Bitmapdata Colour Palette

My previous post explained and provided a very simple method for extracting colours from a BitmapData image, by averaging the colours in specific areas. This can have several applications, for example it features in a large amount of prototypes for the update to my Motion Tracking engine. However, if you want to create an accurate and representative colour palette from an image it has several flaws, the most obvious being that by averaging colours, you are actually removing or diluting the striking but perhaps less frequent colours in the image – the very colours which often make an image’s colour palette so exiting!

So, if we’re to extract an exciting and more representative palette from an image, we need a more intelligent algorithm; one which takes into account what makes a colour palette interesting – the contrasts and juxtapositions of colours within the image.

After some experimentation I arrived at the following solution. I have posted the code bellow, but I think it’s important to understand how it works and why each step is taken, so without further ado, here be my approach to calculating the colour palette of a BitmapData image…

Reducing the colours

We’re going to be performing quite a few operations on the colours in our input image, so for the sake of performance it’s wise to reduce the colours in the image as much as possible without losing the overall look and feel of the palette.

Nicolas Barradeau has done some really cool things with this, and his Color Depth Change script is really worth checking out. We can actually enhance this technique slightly by omitting the two loops which cycle through every pixel in the image and use paletteMap. The result is good enough for our needs and substantially quicker. I’m also glad I could use the BitmapData paletteMap method, because up until now I hadn’t ever had a use for it :)

I’ve found that reducing the image’s colour palette to 64 colours works well performance wise and still looks great, but you might want to use anything up to 256.

I won’t go into how paletteMap works, and the docs aren’t very helpful on this matter so I suggest you check out Google if you want a bit more information. In short, we create a new index of colours for the image by creating three arrays, one for each channel (red, green and blue) and pass these values to the paletteMap method, which takes care of the rest at blisteringly fast speeds. What we are left with is a dithered version of our original image, allowing us to analyse it’s pixels in a much speedier manner.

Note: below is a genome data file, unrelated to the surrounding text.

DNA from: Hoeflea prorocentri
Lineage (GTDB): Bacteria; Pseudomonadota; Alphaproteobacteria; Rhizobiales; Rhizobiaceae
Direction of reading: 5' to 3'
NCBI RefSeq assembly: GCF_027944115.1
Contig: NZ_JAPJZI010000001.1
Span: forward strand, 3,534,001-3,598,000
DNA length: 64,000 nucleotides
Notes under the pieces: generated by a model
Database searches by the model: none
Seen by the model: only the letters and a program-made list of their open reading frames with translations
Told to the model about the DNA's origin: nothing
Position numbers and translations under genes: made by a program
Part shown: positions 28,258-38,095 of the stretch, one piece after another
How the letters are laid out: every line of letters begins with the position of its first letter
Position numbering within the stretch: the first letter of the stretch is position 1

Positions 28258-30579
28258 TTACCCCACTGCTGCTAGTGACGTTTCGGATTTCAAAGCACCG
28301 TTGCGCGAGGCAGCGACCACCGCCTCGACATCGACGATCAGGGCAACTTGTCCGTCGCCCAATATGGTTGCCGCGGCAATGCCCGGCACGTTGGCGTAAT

public static function reduceColours( source:BitmapData, colours:int = 16 ):void
{
	var Ra:Array = new Array(256);
	var Ga:Array = new Array(256);
	var Ba:Array = new Array(256);

	var n:Number = 256 / ( colours / 3 );

	for (var i:int = 0; i < 256; i++)
	{
		Ba[i] = Math.floor(i / n) * n;
		Ga[i] = Ba[i] << 8;
		Ra[i] = Ga[i] << 8;
	}

	source.paletteMap( source, source.rect, new Point(), Ra, Ga, Ba );
}

Note: at this stage, if you’re working with a very large image, it’s advisable to draw the image to a smaller BitmapData using a scaled Matrix, as we will be looping over its pixels and so a 2000 x 2000 image is likely to make your CPU rather pissed off at you!

Indexing the colours

The next step is to build an index of the colours in the image. By index, I mean that we want a list of unique colours and a tally for each telling us how many times they occur in the image. We can do this by using an Object or a Dictionary, which uses the colour values as a key and a counter as the value.

public static function indexColours( source:BitmapData, sort:Boolean = true ):Array
{

	var n:Object = {};
	var a:Array = [];
	var p:int;

	for (var x:int = 0; x < source.width; x++)
	{
		for (var y:int = 0; y < source.height; y++)
		{
			p = source.getPixel(x, y);
			n[p] ? n[p]++ : n[p] = 1;
		}
	}

	for (var c:String in n)
	{
		a.push ( { colour:c, count:n[c] } );
	}

	function byCount( a:Object, b:Object ):int
	{
		if ( a.count > b.count ) return 1;
		if ( a.count < b.count ) return -1;
		return 0;
	}

	return a.sort( byCount, Array.DESCENDING );
}